To the south of mainland Australia lies the island state of Tasmania, fittingly called the “Island of Inspiration.”  Home to a vast, rugged wilderness, nearly half of the state is World Heritage Area, marine and forest reserves, or national parks, making it an outdoor lover’s paradise. With nearly 3,000 acres of coastline border, “Tassie” is home to an estimated 500,000 residents: 320,000 who live in the capital city Hobart, another 80,000 in Launceston, and 100,000 who are spread throughout the remainder of the island.

A rich history, thriving outdoor and culinary scenes, and a relaxed, countryside vibe make Tasmania well-suited for relaxed holiday-seekers and hardcore adventurists alike. Most incoming flights route through large mainland Australian cities and are short (under two hours) and fly into either Hobart or Launceston. As with most things Tasmanian, both airports offer a relaxed, casual vibe that’s the perfect entrée into the island’s pace of life.

Getting Around

guide to tasmania
Photo by David Clode.

Much of the Tasmanian countryside is rural, which means transportation is worth considering before you land. Travelers planning to leave their city of arrival should look into renting a car (bear in mind Australians drive on the left-hand side of the road). If you choose to do so, be sure you hold an international driver’s license. 

It’s also possible to hire a car service. Corporate Cars Tasmania offers quality vehicles and friendly drivers who are eager to share facts about the surrounding countryside. A good option for those looking to transfer from Hobart to Launceston or back again, this can be an expensive—yet relaxing and informative—way to travel. There are also a number of public bus services connecting the two cities, including Tassielink and Redline.

For those planning to spend time exploring Hobart, Launceston, or Burnie, the Metro Bus Service makes urban trips easy. Think about purchasing a “green card” that you can load with credit for easy bus-hopping. Taxis are also available in the larger urban centers, but don’t count on them in the countryside.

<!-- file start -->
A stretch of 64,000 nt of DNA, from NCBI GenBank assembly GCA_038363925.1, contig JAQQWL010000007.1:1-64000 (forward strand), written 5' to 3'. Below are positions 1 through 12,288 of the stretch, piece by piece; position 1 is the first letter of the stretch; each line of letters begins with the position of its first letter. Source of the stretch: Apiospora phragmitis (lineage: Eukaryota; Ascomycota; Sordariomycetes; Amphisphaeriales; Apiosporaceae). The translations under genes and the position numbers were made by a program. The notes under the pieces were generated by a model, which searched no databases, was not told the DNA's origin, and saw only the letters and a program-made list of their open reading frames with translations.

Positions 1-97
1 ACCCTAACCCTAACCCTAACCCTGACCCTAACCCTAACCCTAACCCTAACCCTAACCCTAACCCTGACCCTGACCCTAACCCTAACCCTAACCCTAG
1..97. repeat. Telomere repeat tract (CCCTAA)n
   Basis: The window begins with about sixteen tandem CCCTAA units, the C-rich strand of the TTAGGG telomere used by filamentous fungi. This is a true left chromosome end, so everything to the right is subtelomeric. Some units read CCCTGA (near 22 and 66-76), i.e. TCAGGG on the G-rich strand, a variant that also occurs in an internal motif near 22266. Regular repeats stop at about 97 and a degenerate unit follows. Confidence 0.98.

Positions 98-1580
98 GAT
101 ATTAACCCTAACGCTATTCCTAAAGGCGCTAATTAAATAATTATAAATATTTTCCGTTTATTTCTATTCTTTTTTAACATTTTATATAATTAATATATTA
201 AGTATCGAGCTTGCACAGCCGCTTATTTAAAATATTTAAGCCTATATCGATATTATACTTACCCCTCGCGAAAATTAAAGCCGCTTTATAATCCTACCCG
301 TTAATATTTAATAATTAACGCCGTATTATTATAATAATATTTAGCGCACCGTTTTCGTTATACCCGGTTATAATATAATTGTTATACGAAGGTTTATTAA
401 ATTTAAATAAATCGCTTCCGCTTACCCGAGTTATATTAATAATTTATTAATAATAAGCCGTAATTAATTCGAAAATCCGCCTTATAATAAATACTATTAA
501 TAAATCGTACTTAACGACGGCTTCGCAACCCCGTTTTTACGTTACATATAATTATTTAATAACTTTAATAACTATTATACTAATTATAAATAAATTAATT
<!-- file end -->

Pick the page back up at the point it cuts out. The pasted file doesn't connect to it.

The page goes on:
Best Times to Visit

Tasmania’s high central plateau typically remains cooler than lower elevations and can warrant warm layers even on the nicest summer evenings. The number of closely-grouped microclimates on the island state mean that even during the warm summer months, it’s worthwhile to pack along layers. Travelers will find Tasmania’s cities and towns charming any time of year, but for the best outdoor activities, consider visiting during December and February. It’s the peak of tourist season, but even when the crowds are at their thickest it’s easy to escape the pack, and the comfortable temperatures mean outdoor activities are at their finest. Enjoy summertime food festivals, cultural activities, and the year’s best hiking conditions (plus it’s a nice time of year to escape the Northern Hemisphere)!

guide to tasmania
Photo by David Clode.

The shoulder seasons (October through November and March through April) are also good choices for aspiring bush walkers, and offer cheaper lodging and airfare rates. Just be sure to pack the snow boots and down jackets—even the shoulder seasons can produce snow and cold, windy weather.

Where to Eat

Tasmania is known for its fresh, vibrant cuisine and most visitors will find experiencing the local fare is well worth the flight. Stop by a local food stand or farmer’s market to sample fresh veggies and fruit, then explore the island’s many dairies in order to pick up some of the high-quality cheese produced on small-scale family farms. As on the Australian mainland, Tasmanian coffee culture is strong, and there is no shortage of flat whites to keep active travelers caffeinated.

In the university town of Launceston, the Black Cow Bistro is a cozy steakhouse suitable for special occasions and is situated downtown near the shopping and a walking district. Nearby Stillwater looks out over the water, offering local, fresh, and creative dishes with a view of bobbing fishing boats. Try the toasted granola with fresh berries and vanilla yogurt.

The capital city of Hobart more than holds its own on the food scene. The Old Wharf Restaurant tells the story of industry in Tasmania with fine details placed throughout the waterfront restaurant and features upscale, local options for breakfast, lunch, and dinner. (The Stanley octopus is worth a try!)